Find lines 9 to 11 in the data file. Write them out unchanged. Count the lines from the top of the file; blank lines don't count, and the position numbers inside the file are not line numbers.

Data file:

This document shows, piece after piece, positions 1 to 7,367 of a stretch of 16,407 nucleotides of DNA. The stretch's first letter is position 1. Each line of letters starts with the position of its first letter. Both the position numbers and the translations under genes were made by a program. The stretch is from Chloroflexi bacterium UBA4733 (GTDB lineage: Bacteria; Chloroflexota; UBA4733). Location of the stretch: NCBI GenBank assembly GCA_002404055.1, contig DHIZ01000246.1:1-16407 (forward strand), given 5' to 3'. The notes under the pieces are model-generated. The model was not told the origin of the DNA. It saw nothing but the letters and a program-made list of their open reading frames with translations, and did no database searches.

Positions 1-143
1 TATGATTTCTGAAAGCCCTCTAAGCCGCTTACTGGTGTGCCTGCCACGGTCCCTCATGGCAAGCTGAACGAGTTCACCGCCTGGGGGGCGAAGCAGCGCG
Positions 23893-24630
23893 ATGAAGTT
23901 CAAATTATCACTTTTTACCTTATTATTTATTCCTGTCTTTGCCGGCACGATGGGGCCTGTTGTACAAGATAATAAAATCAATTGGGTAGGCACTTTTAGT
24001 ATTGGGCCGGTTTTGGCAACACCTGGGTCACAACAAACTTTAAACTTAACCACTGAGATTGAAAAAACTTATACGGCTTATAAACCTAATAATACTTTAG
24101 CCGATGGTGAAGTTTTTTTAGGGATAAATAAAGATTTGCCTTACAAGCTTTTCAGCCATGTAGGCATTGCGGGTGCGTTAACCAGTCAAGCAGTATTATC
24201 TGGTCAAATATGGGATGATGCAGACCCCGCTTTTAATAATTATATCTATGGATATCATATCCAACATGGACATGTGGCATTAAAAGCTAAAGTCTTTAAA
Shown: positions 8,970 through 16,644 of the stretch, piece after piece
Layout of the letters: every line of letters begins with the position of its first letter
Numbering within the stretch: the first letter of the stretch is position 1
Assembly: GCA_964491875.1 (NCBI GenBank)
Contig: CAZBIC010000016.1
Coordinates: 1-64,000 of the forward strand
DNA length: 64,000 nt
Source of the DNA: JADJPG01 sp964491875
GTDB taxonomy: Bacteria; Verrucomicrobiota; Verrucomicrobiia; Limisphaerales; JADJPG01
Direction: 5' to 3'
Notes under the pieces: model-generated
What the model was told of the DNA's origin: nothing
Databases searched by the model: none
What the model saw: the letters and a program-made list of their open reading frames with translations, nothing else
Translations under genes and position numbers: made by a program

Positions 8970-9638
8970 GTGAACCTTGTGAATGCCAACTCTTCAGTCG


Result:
24201 TGGTCAAATATGGGATGATGCAGACCCCGCTTTTAATAATTATATCTATGGATATCATATCCAACATGGACATGTGGCATTAAAAGCTAAAGTCTTTAAA
Shown: positions 8,970 through 16,644 of the stretch, piece after piece
Layout of the letters: every line of letters begins with the position of its first letter